• Will be seeing an oncologist on Tues. What do i need to expect?

    Asked by momoolio on Saturday, September 8, 2012

    Will be seeing an oncologist on Tues. What do i need to expect?

    8 Answers from the Community

    8 answers
    • GregP_WN's Avatar

      I cant speak to breast cancer specifically, but I have had to make that first visit to an Oncologist 3 times. Each time it was an examination, maybe xrays depending on where cancer was. A plan was layed out for treatment. In each time, a surgery was scheduled to take out the offending lymph nodes. Now is the time to have your list of questions ready. Write them down, I can't remember to ask things when in front of them. I start thinking about the answer to the first question, then forget to ask the rest. Don't be scared, they will take good care of you and try to make you feel comfortable. Dont let the doctor leave until all your questions are answered, sometimes they are in a hurry and will slip out of the exam room before your done.
      Hope it goes well for you, and welcome to the whatnext site.

      over 8 years ago
    • ruthieq's Avatar

      Take someone with you and have them write down the answers to questions. Write down the questions you want to ask and make sure you get the chance to ask them. What you hear may be different from what your companion hears so compare notes! Most of the time I took my husband because he remembered everything and I was shell shocked at first. Your onc will go through what type of cancer and what stage, prognosis, and treatment he/she thinks you will need. Be sure you get copies of all reports! This is important in case you would like to get a second opinion. If you have the important stuff with you, the second opinion doc won't have to wait to get them.(nor will you have to wait! )
      DOn't be afraid that your onc will be offended if you want second or even third or fourth opinions. You need to be confident that this is the way you wish to go. AND you must be confident and comfortable with your oncologist. SO opinion away if you want to. If they are offended then its a good thing to seek someone else out. If you have a particular type of BC (Inflammatory, lobular rare) seek out the specialist for that particular cancer. Or at least make sure your onc consults them regularly to be sure you get the right treatment for your type. Write to me anytime. 6 years NED with Inflammatory breast cancer! hugs and good luck!

      over 8 years ago
    • JennyMiller's Avatar

      The first visit is overwhelming - you definitely need someone with you. Your sense of denial blocks some of the details of the massive amount of information that is given to you. I was somewhat shell shocked and could not even ask the many questions that I thought of later. It was much later that I finally asked for a copy of my Pathology Report. I found that the original phone call put me into another dimension -- like a Twilight Zone -- where I remained throughout treatment. I am now coming back -- and I cannot believe that I went through all that -- it is like a bad dream. I detailed (and I mean "detailed') my Journey on my wall -- if you take time to read it, it might give you some insight to each step including first oncologist visit, first chemo, etc. Good Luck!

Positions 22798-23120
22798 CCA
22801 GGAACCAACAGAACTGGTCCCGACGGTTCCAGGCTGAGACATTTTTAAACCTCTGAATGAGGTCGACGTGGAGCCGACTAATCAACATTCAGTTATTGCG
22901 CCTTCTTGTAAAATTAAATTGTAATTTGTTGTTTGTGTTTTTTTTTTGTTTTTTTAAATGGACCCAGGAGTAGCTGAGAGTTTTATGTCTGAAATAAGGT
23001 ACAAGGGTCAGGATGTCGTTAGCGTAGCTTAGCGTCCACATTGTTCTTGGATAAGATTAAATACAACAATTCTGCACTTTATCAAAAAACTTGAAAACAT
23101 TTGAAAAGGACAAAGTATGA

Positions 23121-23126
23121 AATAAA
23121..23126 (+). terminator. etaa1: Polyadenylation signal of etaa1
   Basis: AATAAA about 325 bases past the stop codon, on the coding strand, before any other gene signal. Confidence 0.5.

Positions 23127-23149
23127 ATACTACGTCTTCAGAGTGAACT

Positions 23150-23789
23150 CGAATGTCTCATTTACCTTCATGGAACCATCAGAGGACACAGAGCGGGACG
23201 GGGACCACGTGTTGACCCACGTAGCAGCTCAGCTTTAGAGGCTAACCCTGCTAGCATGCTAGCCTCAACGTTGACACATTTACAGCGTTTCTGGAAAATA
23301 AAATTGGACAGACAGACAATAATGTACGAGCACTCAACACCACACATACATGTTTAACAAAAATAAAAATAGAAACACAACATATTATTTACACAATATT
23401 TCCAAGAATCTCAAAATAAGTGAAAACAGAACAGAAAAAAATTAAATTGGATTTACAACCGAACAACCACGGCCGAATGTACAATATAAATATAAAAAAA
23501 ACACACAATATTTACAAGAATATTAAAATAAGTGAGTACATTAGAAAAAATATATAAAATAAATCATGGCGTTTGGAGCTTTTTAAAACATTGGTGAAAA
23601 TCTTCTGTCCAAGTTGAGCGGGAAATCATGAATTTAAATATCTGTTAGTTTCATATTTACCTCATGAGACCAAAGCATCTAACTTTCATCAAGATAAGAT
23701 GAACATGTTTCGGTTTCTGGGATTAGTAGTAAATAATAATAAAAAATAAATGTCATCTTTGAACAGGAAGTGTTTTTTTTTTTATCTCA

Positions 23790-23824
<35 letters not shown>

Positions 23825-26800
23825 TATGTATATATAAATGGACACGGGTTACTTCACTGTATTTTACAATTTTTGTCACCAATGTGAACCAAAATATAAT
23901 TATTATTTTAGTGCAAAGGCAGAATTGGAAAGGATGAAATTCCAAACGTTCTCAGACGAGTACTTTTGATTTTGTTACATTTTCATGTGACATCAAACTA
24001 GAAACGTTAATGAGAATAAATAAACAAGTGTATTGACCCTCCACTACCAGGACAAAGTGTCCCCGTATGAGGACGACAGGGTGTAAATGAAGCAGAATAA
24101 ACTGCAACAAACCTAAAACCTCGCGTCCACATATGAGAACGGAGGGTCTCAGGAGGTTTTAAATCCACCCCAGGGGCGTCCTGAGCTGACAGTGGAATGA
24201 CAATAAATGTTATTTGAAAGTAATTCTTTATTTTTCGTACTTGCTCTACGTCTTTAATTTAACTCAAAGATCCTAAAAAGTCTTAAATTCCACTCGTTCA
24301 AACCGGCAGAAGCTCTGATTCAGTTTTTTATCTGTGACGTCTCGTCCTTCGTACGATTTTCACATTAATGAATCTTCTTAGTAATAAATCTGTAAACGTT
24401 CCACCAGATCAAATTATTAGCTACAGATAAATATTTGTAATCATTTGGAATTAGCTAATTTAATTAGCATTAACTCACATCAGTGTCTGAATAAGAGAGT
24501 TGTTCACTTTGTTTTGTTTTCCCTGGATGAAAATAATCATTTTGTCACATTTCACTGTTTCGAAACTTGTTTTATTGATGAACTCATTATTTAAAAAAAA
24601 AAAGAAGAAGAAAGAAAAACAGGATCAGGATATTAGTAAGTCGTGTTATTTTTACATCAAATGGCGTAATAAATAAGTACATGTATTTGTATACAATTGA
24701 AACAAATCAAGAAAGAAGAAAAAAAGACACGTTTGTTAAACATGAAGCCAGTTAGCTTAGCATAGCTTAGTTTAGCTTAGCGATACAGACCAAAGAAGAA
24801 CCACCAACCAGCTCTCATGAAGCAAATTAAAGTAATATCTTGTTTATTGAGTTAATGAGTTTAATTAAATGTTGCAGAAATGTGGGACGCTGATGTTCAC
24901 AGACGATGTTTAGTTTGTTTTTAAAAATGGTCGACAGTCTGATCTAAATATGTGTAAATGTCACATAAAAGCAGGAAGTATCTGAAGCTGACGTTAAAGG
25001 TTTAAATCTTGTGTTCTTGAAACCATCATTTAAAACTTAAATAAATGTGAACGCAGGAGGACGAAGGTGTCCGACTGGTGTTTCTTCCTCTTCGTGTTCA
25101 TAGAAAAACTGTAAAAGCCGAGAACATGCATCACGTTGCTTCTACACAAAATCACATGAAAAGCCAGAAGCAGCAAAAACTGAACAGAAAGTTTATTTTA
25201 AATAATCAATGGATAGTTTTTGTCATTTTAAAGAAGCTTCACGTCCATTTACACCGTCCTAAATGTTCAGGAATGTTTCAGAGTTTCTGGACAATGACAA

over 8 years ago
    • Christiana3's Avatar

      You can probably expect and overwhelming amount of information. It might be a good idea to take someone with you that can hear things you might miss in the conversation or ask questions you may not think of. On that track, bring a list of questions you might want to ask and even a journal to write the answers in so that you can reference them. I always ask for copies of all my blood work and cat scans or pet scans to keep a record also. I remember I didnt know what to expect and came out of there with too much to process at that time, but they are there for you if you have any other questions. Just keep a positive attitude and remember everyone is different and not just a statistic no matter what they say. They have to give you the average statistics and not all of us are average so just remember we are as strong as we want to be. Good luck and if there is anything I can do, please let me know. I hope things go well and god bless. Please keep me posted if you would like, Chris